In related news, Sharon told London’s Times newspaper in an interview published Tuesday that, after a war with Iraq, the United States should set its sights on Iran, also one of Israel’s arch-enemies. Along with Iraq and North Korea, President Bush has identified Iran as an “axis of evil” bent on striking at U.S. interests.

FEBRUARY POLLS

Sharon chided his former allies in the moderate Labor Party and a far-right party, the National Union-Israel Beitenu, blaming them for the end of his 20-month-old government. Israel has had five prime ministers in the past seven years.

While there had been expectations that Sharon would be forced into early elections, the speed of the announcement took many by surprise. Many believed Sharon would spend more time trying to lure the National Union into his coalition.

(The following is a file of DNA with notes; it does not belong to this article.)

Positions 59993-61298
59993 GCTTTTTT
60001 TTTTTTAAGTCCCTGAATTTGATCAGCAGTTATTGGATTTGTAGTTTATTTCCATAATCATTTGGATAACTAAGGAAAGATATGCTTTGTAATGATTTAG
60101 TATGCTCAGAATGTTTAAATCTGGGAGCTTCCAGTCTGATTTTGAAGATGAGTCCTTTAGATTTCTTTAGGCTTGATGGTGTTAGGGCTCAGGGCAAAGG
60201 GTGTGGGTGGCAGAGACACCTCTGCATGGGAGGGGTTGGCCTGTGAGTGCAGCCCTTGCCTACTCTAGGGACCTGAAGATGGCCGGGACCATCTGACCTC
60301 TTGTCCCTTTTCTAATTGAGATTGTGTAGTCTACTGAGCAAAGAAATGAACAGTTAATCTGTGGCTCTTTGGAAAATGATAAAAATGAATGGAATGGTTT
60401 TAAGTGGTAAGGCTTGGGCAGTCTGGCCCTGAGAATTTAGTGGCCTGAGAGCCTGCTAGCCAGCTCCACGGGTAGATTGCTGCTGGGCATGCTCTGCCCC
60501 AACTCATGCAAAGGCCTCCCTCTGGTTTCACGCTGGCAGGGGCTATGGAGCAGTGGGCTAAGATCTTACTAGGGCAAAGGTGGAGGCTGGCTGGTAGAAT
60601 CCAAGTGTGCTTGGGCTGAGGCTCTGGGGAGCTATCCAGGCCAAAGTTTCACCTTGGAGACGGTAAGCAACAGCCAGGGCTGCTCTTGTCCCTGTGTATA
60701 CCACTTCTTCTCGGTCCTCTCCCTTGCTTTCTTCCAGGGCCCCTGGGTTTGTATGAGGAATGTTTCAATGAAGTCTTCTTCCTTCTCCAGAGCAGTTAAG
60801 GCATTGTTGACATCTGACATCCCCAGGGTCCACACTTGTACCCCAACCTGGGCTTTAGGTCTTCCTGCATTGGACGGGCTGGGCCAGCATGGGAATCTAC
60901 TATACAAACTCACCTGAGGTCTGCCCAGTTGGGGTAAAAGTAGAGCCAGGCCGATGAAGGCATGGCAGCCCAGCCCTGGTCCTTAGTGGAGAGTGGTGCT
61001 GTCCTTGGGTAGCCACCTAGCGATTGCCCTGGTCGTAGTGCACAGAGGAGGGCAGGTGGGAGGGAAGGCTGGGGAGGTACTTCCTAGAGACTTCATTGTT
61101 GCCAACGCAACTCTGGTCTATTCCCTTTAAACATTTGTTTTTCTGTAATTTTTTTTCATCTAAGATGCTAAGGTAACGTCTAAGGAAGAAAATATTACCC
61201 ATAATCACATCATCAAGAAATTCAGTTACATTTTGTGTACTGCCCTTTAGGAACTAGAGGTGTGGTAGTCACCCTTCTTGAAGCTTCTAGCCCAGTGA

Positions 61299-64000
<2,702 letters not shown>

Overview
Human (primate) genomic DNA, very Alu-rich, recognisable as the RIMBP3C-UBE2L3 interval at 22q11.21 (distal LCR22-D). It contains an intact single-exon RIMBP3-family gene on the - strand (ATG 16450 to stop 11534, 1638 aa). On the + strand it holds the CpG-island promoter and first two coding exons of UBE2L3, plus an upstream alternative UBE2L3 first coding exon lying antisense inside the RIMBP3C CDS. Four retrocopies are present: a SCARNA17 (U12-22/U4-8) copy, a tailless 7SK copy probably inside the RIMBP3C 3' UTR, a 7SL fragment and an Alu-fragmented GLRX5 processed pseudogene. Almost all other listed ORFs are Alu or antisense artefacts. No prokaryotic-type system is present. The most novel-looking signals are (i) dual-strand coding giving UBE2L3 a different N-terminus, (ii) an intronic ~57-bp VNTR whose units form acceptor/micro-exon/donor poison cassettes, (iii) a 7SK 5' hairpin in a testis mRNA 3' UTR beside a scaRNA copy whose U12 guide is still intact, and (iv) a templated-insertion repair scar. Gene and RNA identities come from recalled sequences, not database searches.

February elections — the emerging date was Feb. 4 — would leave an unusually short time for campaigning, and both Sharon and the main opposition party, Labor, face leadership primaries this month.

Nabil Abu Rdeneh, an adviser to Palestinian leader Yasser Arafat, said he hopes Israelis will choose a different government. “What we are interested in right now is an Israeli government which is committed to the peace process, because the current government has failed in achieving peace and stability in the region,” Abu Rdeneh said.

COALITION COLLAPSE

Sharon’s broad coalition broke apart last week, after Labor quit in a dispute over funding for Jewish settlements in the West Bank and Gaza, and the prime minister on Tuesday accused his former coalition partner of acting irresponsibly. Labor’s departure was a “political caprice,” Sharon said.